Although BCG reduces mortality from diseases other than tuberculosis, diphtheria-tetanus-pertussis (DTP) vaccine may increase mortality from infections other than diphtheria, tetanus, and pertussis in some circumstances.2 12 To assess whether BCG can counteract these harmful non-specific effects of DTP, Roth and colleagues randomised children to receive either no vaccine or a second dose of BCG at 19 months of age, one month after they should have received a booster dose of DTP (DTP4).2 All the children had been given BCG in infancy. No significant difference in mortality was seen between the groups (hazard ratio 1.20, 0.77 to 1.89).
Unfortunately, the trial was inconclusive for several reasons. Firstly, as discussed in the paper, monitoring of the progress of the trial was not ideal. Secondly, mortality during the trial was lower than expected, which is a common finding when free medical care is provided during a study in an area with high mortality. Thirdly, and most importantly, major interactions occurred between BCG, vitamin A, and DTP. Sixty per cent of the children had not received the DTP4 booster at the time of enrolment, and importantly many of these children were given DTP after they had been vaccinated with BCG at 19 months of age. Children who received BCG had a lower mortality than the controls if they had received DTP4 before enrolment (hazard ratio 0.36, 0.13 to 0.99) and a higher mortality if they had not received DTP4 before enrolment (hazard ratio 1.78, 1.04 to 3.04). Mortality was 0.36 per 100 person years if DTP4 had been given before BCG revaccination, 1.02 in controls who were not revaccinated with BCG (mortality was not affected by DTP4 status at enrolment), and 1.83 if DTP4 had not been given before BCG revaccination. These findings suggest that it may be beneficial to give BCG after a booster dose of DTP, but that it may be harmful to revaccinate with BCG if this is followed by a dose of DTP. Children were not randomised to receive DTP4 before or after BCG revaccination in this study, so the apparent interaction between DTP and BCG may have been the result of confounding, although this seems unlikely. Similar positive and negative heterologous interactions are common in the immunological literature.12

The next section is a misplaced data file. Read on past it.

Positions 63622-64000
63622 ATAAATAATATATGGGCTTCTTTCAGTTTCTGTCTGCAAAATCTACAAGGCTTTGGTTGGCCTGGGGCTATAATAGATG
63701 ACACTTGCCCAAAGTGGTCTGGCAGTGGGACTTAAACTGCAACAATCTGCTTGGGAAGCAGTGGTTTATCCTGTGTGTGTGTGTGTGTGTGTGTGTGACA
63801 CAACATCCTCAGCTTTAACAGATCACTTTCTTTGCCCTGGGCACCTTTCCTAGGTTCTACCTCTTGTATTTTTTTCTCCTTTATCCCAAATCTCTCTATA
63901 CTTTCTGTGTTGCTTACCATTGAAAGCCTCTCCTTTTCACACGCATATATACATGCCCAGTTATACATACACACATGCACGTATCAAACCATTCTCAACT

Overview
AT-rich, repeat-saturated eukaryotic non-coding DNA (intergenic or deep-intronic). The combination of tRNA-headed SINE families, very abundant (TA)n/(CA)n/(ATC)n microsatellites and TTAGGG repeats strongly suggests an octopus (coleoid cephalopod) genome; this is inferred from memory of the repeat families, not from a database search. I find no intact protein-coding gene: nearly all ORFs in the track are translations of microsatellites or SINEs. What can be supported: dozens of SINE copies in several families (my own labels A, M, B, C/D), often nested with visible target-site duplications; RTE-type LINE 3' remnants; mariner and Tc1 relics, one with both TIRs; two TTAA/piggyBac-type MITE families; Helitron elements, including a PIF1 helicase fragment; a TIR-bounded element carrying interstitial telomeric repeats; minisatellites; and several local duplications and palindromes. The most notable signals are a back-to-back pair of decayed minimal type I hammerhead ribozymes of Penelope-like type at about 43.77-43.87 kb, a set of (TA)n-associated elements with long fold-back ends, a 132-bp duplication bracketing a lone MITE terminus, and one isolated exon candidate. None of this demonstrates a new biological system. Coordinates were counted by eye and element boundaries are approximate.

The study adds to the existing evidence that BCG, DTP, and measles vaccines have important heterologous interactions with each other as well as with the pathogens that cause fatal pneumonia in children in developing countries, and that the order in which vaccines are given is important.2 12 This raises the exciting prospect that we may be able to reduce child mortality substantially by revising the current immunisation schedule, and it suggests that new vaccines should be tested for their effects on total mortality and not just their effects on the target diseases.
Cite this as: BMJ 2009;340:c809
Competing interests: The author has completed the Unified Competing Interest form at www.icmje.org/coi_disclosure.pdf (available on request from the corresponding author) and declares: (1) No financial support for the submitted work from anyone other than his employer; (2) No financial relationships with commercial entities that might have an interest in the submitted work; (3) No spouse, partner, or children with relationships with commercial entities that might have an interest in the submitted work; (4) No non-financial interests that may be relevant to the submitted work.
Provenance and peer review: Commissioned; not externally peer reviewed.